Supporting the Arts in Western Massachusetts and Beyond

March 12, 2010

Black Grace Dance Company

UMass, Amherst, MA
by Amy Meek
March 9, 2010

"I am proud to be a Pacific Islander, a Samoan. Equally, I am proud to be a New Zealander, a Kiwi...Despite our struggles, it is in this land and under these Gathering Clouds where I will learn, live and love." These words from choreographer Neil Ieremia are used to describe one of the dances in the program by the Black Grace Dance Company, but they can just as easily summarize the content of the entire show. Ieremia's work fuses his native Samoan roots with his acquired Westernized training to create a unique and vibrant dance form. The dances reflected elements of Samoan culture as well as those of nature and family.

The dancers' movements were athletic, yet artistic -- alternating fluid with percussive moments. The troupe manipulated rhythms through the use of the traditional Samoan dance called Fa'ataupati, in which they furiously slapped their hands together and on their bodies in unison to create complex sounds along with vocalizations. This dance was an intense moment -- amazing to watch as the speed and precision with which the dancers moved was lightening fast.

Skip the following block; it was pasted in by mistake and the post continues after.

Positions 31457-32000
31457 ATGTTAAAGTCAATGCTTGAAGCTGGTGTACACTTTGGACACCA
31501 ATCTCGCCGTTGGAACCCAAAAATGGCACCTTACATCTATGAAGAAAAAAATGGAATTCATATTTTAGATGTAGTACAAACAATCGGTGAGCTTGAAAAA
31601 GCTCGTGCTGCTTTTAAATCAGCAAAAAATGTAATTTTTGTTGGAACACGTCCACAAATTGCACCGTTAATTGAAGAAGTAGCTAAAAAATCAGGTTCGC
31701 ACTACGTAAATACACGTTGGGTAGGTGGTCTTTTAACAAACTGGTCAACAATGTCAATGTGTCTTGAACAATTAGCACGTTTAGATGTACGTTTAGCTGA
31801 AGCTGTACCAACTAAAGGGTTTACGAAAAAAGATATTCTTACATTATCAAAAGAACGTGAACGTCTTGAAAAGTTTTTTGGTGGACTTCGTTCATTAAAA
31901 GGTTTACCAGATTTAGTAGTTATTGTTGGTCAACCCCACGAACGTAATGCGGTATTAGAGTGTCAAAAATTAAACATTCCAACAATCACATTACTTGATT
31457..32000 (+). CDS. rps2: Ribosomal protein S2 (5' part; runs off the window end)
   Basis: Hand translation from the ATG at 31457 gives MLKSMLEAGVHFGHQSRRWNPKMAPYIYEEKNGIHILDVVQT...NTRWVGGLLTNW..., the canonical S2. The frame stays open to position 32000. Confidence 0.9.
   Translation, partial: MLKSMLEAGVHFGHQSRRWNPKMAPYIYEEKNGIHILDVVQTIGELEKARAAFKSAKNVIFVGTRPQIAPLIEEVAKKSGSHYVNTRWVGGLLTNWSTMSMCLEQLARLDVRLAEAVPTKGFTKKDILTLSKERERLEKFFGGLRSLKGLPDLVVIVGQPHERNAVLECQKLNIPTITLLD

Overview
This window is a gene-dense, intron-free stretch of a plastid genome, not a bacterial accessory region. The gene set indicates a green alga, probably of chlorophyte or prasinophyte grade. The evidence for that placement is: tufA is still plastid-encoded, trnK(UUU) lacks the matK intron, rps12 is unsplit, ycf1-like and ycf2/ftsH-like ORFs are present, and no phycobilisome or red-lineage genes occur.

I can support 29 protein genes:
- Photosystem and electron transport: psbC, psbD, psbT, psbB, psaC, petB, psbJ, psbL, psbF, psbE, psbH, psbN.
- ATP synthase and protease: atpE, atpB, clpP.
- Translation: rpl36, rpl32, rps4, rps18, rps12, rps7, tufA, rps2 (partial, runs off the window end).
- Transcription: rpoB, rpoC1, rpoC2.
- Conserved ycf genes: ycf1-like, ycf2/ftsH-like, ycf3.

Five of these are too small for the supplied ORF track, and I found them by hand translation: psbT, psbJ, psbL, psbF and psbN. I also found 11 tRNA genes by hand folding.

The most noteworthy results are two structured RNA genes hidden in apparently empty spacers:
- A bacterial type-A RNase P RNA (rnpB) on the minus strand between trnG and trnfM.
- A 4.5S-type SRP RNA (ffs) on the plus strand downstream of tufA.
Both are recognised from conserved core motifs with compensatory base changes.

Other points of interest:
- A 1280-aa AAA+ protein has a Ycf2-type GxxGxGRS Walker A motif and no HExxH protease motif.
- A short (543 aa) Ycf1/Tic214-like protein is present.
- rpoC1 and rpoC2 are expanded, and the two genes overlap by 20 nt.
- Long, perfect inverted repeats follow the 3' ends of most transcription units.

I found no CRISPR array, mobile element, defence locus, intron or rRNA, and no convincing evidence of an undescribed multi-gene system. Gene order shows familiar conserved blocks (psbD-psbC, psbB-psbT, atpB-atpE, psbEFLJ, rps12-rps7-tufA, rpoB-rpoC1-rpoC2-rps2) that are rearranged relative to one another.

One of the highlights was Ieremia's personal commentary about every piece in the program. It is not often that the choreographer speaks directly to the audience about his experience in creating the dances, but his insights gave those in attendance wonderful vision into his process. He spoke of the challenges of growing up in his Pacific Island culture and his desire to defend that culture from societal criticisms. His words and choreography showed hope amid change and the celebration of a changing culture of people.